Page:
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Safeguarding Antarctic krill stocks for baleen whales

Safeguarding Antarctic krill stocks for baleen whales

Start date
1 March, 2023
End date
31 March, 2026

This Darwin Plus funded project aims to improve our understanding of how Antarctic krill, foraging whales and the krill fishery interact in space and time, to improve krill fishery management and better conserve krill-based ecosystems.

Antarctic krill (Euphausia superba) are a key species in the Southern Ocean ecosystem. These small crustaceans are one of the most abundant animals on earth and are a major food source for many higher predators including penguins, seals and baleen whales. Antarctic krill are also the focus of a commercial fishery.

The Commission for the Conservation of Antarctic Marine Living Resources (CCAMLR) manages the krill fishery with an ecosystem approach, where krill stocks should be maintained at productive levels and fishing activities should not interfere with krill-dependent consumers. However, krill fishery management is conducted at large spatial scales, but fishing activity tends to be more concentrated. CCAMLR will not allow the krill fishery to expand without the implementation of management procedures that considers these differences in scale. Currently CCAMLR plans to implement finer scale management procedures by conducting and linking three areas of research 1) krill stock assessment 2) krill growth models and 3) spatial overlap analysis, which includes the prey consumption and location of foraging whales.

To conserve biodiversity and improve protection of natural environments, we need a better understanding of how whales, Antarctic krill and the krill fishery interact in space and time. This is especially important as baleen whale populations are recovering from historical exploitation and climate change is affecting krill distribution.

The Safeguarding Antarctic krill stocks for baleen whales project aims to improve our understanding of the interactions between foraging whales, Antarctic krill and the fishery, and provide information to CCAMLR to improve krill fishery management and conserve krill-based ecosystems.

Research objectives:

We will conduct fieldwork to deploy biologging tags and conduct prey surveys in the Western Antarctic Peninsula region, over two austral summers/autumns (early 2024 and early 2025).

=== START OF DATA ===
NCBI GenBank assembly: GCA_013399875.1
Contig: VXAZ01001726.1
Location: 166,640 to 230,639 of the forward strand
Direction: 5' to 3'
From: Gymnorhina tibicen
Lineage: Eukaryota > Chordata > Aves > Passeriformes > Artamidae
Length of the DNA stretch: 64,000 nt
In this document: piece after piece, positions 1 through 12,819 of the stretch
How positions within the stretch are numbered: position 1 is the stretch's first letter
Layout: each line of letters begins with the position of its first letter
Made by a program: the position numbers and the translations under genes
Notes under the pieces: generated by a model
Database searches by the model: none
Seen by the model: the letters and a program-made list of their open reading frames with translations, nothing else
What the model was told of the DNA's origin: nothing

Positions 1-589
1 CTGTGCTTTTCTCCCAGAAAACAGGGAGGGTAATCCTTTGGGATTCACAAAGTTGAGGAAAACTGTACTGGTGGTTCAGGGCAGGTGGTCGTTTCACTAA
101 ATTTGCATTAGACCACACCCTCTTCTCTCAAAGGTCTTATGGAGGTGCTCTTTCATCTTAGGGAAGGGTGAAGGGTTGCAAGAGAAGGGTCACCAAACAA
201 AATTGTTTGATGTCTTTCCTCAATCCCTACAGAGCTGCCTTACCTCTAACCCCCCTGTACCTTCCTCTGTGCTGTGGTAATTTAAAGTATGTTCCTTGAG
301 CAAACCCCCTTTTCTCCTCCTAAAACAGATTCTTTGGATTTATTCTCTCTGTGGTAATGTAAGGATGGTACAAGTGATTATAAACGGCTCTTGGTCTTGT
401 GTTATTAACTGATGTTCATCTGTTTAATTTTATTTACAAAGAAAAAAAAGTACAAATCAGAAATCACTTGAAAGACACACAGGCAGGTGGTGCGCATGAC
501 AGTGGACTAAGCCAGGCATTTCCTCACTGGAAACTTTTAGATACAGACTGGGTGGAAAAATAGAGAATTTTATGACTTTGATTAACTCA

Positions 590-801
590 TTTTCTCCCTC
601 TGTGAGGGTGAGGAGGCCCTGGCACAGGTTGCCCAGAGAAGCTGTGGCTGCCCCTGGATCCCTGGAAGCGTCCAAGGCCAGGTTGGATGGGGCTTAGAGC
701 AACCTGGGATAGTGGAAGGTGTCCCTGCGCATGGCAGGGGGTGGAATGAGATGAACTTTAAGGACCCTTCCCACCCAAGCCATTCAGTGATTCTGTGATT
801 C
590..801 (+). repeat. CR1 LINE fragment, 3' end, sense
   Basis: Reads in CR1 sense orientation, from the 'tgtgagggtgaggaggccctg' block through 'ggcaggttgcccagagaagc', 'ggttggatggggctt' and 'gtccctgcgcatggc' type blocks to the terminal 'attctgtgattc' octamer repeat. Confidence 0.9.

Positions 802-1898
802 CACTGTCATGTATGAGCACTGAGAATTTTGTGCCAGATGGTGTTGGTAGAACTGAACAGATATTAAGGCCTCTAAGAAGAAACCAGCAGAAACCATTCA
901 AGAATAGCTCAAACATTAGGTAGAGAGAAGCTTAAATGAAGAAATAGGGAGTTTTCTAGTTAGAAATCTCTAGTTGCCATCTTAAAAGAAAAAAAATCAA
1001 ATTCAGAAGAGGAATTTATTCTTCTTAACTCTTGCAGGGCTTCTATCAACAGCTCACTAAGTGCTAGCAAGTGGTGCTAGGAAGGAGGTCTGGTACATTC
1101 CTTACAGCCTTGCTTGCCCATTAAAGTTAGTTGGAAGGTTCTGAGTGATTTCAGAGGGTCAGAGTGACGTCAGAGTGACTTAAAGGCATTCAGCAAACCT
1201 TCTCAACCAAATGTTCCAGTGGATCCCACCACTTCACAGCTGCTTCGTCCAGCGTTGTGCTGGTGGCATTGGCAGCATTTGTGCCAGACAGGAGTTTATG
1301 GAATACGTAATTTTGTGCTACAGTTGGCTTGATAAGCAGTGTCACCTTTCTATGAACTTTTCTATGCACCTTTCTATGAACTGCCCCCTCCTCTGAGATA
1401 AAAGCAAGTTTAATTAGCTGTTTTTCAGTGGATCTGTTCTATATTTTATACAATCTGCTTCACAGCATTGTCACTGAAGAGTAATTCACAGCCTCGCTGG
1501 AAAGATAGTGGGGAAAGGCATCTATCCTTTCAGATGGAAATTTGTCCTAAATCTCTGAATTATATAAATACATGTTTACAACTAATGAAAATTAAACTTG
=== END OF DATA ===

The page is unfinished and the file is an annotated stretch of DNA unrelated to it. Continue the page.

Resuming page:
1. Whale foraging behaviour and distribution will be measured using biologging tags, with a particular focus on fin whales – a significant but poorly known consumer of krill. Whales will be tracked using two kinds of tags: 1) CATS tags which provide high resolution, fine scale information on the three-dimensional behaviour of whales, and 2) LIMPET tags to provide longer-term information on the location and behaviour of whales.
  2. Krill swarm distribution will be measured using active acoustic echosounder surveys. Echosounder surveys will be conducted from a yacht-mounted echosounder, supplemented by an autonomous surface vehicle (ImpYak) also carrying an echosounder, to map the three-dimensional structure of prey fields. These small platforms will enable us to survey near-shore areas safely, areas that are not possible to study using larger research vessels.
  3. Krill fishing vessel distribution and behaviour will be obtained from CCAMLR and Global Fishing Watch. These will be used to locate the fishing vessel activity and model forecasts of overlap among krill, whales and fisheries.

By analysing this fine-scale spatiotemporal distribution of krill, baleen whales and fisheries, we aim to understand predator-prey dynamics that are uniquely relevant to the scales of operation of the fishery and the ecosystem.

Avatar photo

Sophie Fielding

Zooplankton Ecologist

Ecosystems team

A person posing for the camera

Tracey Dornan

Fisheries Acoustician

Ecosystems team

Ryan R. Reisinger (University of Southampton)

Philip Anderson (Scottish Association for Marine Science)

Ari Seth Friedlaender (University of California Santa Cruz)

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